Always a lot to do in El Alacran

Mostly motoring except for short periods of using the jib we made our way up to Punta el Alacran. I’d enjoyed this anchorage a few years ago and was happy to be back and even more happy to have the anchorage to ourselves. Score!

Shalise headed off for some kayaking and the possibility of snorkeling (in the 55 degree water, brrr). While she was gone I caught up on some sleep. Nearly three hours later and no Shalise – I decided to do a recon mission. Of course in the dinghy and no more than 50 feet from the boat when I spotted her coming around the point. Oh well, I continued on and found an exuberant crewmember who swam through kelp, spotted a turtle feeding on the bottom, and found a number of large parrot fish. No doubt she had a good plan, even with the cold water.

A spectacular sunset over our calm private anchorage. Seems we needed a movie night so the saloon bed was dropped, popcorn was popped, and Hangover 3 was played on the big screen. Of course even with my nap I missed twenty minutes towards the end movie. Ugh, me and movies just don’t seem to coexist very well.

The next morning a plan was hatched for a hike. To the north there are sharp pointy hills that were calling our names. Shalise and I scrambled up one while Jack sought his own path up a nearby hill. We crisscrossed hills, separately making it down the fingers of land that dumped us off on a beach. A walk following the shore brought us back together where Jack pointed out an empty Osprey nest. Our final decent took us to a beach that was perfect for some downtime and shuffling through endless little shells. Deciding our stomachs would like some food we headed for our kayaks but I wasn’t satisfied without one more hill. Three hours later we skarfed down some lunch before nap time. Ah it is a tough life at sea.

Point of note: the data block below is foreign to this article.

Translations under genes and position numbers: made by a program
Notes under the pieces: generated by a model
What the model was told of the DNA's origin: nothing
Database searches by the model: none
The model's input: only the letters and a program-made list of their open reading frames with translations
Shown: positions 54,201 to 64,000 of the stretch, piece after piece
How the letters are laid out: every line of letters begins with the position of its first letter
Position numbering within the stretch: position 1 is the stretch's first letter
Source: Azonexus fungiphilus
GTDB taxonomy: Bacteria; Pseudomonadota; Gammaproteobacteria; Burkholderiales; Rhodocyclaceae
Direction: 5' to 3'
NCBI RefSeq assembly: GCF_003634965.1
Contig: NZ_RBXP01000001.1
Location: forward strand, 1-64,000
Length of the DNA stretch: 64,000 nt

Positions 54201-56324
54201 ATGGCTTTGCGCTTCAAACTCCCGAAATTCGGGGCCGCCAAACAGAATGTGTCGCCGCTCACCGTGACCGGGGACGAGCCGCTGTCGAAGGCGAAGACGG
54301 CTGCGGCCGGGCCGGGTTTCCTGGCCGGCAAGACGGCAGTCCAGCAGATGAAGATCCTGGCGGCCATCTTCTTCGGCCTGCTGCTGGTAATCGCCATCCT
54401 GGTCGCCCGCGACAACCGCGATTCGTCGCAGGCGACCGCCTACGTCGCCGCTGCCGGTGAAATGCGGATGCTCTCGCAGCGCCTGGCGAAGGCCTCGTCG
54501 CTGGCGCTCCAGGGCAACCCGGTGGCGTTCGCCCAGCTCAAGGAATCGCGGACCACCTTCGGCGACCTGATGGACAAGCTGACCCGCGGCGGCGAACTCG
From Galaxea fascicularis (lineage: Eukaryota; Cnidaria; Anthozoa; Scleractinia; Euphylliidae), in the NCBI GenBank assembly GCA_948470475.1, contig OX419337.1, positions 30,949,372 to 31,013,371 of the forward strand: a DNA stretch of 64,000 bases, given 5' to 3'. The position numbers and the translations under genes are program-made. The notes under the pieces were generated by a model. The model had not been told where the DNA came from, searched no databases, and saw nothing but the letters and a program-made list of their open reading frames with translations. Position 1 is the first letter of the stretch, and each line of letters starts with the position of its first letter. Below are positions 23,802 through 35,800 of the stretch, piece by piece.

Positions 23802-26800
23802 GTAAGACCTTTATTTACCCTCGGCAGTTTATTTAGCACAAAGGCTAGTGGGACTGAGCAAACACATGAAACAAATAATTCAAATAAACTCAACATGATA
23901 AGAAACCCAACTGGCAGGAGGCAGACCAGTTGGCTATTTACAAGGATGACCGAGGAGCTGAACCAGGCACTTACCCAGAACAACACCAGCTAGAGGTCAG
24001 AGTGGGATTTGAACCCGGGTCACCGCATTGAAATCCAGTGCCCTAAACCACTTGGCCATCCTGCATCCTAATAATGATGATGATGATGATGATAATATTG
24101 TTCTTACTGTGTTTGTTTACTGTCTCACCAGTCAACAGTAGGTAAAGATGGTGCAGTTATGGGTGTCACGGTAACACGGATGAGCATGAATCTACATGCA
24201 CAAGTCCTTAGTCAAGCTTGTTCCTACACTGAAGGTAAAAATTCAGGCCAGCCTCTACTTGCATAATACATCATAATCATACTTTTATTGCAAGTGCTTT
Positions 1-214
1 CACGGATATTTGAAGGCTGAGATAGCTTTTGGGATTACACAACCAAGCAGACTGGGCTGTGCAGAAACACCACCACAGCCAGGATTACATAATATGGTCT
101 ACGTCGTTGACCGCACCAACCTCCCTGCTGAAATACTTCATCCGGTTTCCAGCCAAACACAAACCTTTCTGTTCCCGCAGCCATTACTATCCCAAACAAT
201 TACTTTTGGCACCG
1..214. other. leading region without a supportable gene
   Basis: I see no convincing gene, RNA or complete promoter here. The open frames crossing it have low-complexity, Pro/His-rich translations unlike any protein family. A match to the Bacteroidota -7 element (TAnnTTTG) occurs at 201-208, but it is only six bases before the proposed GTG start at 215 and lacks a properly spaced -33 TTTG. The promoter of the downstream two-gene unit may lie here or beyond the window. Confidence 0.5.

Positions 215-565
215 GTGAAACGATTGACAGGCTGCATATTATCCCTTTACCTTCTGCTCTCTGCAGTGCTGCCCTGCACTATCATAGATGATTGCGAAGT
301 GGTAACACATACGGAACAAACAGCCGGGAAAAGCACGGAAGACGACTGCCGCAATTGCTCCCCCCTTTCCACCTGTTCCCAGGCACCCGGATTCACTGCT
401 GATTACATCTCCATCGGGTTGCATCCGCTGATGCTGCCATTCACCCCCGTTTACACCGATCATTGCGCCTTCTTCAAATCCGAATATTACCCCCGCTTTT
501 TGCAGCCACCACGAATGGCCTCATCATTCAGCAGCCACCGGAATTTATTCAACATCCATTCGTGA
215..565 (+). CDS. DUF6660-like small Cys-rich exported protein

In the afternoon we puttered in the dinghy along the southern coast. Stopping to check out a beach where we found a large sailfish (??) skull. The goal was checking out the sea lion island. Approaching slowly we reached a point where the mass of them (a few hundred) dove into the water swimming towards us. Looking like they were entering an attack formation we powered up the dinghy and sped away. Hmmm, what to do… Go back for a closer look seemed foolish so that is what we did. With successive trips closer before retreating we came to the conclusion that we could co-exist with them. Ultimately we donned a snorkel and mask to watch them swim under the dinghy and approach us on the surface barking and checking us out. There were more than a few squeaks from us and the playful guys (and gals) who entertained us.

That night we had a pretty good blow, mostly in the 15-20 knot range but some periods of 30 knots. With no fetch and great holding we slept well despite the wind. Thankfully by midmorning the wind subsided and a plan was hatched for a sandcastle building excursion. Grabbing castle making containers and buckets we found a nice little beach out of the wind and began making our creation. It grew and grew and started sporting terraces and shell covered towers. What would a sandcastle be without a moat and drawbridge? Happy with our creation, Jack and Shalise took off for snorkeling while I wimped out and enjoyed the sun – I just won’t do upper 50’s water temps…

No Comments

Leave a Comment